Article

Inhibitory effect of minocycline on amyloid β fibril formation and human microglial activation

Department of Psychiatry, Institute for Clinical and Experimental Neurosciences-VU (ICEN-VU), VU University Medical Center, Amsterdam, The Netherlands.
Glia (Impact Factor: 5.47). 02/2006; 53(3):233-40. DOI: 10.1002/glia.20268
Source: PubMed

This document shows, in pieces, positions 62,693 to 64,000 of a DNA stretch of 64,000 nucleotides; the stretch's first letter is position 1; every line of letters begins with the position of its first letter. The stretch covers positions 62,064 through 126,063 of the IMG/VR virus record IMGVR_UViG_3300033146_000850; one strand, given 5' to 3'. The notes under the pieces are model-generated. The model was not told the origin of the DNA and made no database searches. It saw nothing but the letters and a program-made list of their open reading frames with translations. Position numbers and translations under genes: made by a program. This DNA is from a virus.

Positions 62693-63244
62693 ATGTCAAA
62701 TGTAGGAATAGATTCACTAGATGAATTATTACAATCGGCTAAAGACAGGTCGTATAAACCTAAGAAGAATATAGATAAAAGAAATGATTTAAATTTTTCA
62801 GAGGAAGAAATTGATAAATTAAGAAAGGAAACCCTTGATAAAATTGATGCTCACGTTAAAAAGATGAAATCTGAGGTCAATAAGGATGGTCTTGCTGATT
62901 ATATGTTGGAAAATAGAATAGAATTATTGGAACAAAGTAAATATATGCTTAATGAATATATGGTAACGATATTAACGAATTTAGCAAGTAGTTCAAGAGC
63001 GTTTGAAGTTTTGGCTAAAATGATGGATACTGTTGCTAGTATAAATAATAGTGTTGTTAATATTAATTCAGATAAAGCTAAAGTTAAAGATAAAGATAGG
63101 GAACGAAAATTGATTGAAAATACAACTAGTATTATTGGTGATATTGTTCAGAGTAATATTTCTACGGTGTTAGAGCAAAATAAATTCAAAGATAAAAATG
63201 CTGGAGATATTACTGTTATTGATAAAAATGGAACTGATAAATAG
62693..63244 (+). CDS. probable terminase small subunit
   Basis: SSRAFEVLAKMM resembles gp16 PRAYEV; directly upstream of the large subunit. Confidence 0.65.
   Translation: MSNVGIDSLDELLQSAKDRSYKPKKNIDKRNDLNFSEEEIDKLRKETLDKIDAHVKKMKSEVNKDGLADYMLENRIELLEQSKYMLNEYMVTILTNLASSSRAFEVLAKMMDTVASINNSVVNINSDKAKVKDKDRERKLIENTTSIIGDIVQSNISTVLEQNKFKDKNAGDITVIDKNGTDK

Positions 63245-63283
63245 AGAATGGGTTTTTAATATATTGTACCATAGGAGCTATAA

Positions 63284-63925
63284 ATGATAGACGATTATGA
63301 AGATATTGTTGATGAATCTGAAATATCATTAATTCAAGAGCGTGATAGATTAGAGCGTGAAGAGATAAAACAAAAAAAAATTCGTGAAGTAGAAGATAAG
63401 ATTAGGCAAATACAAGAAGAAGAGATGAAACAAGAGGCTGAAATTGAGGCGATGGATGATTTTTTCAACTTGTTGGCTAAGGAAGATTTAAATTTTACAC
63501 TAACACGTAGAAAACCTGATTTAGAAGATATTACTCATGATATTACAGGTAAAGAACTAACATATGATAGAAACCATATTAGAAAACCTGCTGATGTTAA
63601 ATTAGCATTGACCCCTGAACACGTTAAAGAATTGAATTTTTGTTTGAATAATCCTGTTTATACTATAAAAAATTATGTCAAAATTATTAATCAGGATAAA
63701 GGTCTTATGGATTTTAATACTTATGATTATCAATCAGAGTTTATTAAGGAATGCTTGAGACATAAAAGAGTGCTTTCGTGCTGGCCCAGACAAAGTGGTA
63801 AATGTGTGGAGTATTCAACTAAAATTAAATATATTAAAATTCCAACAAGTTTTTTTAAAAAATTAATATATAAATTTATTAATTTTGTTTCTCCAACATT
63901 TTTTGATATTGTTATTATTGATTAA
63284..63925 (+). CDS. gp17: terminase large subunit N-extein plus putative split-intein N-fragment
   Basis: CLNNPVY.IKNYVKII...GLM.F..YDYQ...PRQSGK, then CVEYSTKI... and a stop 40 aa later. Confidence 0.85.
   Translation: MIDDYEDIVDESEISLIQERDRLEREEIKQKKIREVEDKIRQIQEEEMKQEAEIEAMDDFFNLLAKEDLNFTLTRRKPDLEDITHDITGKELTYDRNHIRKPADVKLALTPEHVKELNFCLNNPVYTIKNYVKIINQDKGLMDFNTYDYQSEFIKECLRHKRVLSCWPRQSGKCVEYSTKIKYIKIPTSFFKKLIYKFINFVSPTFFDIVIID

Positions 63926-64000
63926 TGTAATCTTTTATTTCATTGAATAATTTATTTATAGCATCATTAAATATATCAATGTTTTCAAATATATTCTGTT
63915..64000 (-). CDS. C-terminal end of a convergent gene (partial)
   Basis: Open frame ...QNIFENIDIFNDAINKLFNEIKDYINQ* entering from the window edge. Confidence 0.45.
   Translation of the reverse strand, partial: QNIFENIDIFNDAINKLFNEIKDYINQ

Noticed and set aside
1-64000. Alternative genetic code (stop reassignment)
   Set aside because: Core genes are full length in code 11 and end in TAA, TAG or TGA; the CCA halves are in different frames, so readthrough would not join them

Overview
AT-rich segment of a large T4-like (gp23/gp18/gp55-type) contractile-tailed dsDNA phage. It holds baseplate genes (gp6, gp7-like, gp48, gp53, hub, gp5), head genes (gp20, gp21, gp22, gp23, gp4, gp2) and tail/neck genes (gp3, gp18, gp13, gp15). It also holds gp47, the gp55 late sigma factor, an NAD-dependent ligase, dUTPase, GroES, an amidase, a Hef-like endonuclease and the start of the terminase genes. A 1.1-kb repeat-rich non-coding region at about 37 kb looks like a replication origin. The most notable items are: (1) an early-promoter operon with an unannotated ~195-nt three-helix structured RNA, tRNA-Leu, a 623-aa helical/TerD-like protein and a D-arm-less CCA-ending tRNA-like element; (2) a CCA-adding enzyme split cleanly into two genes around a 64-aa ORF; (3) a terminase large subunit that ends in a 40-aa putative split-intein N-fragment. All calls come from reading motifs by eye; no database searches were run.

ABSTRACT Minocycline, a derivative of the antibiotic tetracycline, displays neuroprotective properties in various models of neurodegenerative diseases and is now used in clinical trials, because of its relative safety and tolerability. Minocycline passes the blood-brain barrier and is presumed to inhibit microglial activation. In Alzheimer's disease brain, a number of proteins, including serum amyloid P component (SAP) and complement factors such as C1q, accumulate in amyloid beta (Abeta) plaques. In a previous study, SAP and C1q were found to be required for clustering of activated microglia in Abeta plaques. Furthermore, SAP and C1q enhanced Abeta fibril formation and Abeta mediated cytokine release by human microglia in vitro. In the present study, we report that tetracycline and minocycline dose-dependently reduce TNF-alpha and IL-6 release by adult human microglia upon stimulation with a combination of Abeta, SAP, and C1q. In addition, minocycline and to a lesser extent tetracycline inhibit fibril formation of Abeta as determined in a thioflavin-S-based fluorescence test. This inhibitory effect was observed with Abeta alone as well as with Abeta in combination with SAP and C1q. Our data suggest that minocycline and tetracycline at tolerable doses can inhibit human microglial activation. This activity in part is exerted by inhibition of (SAP and C1q enhanced) Abeta fibril formation.

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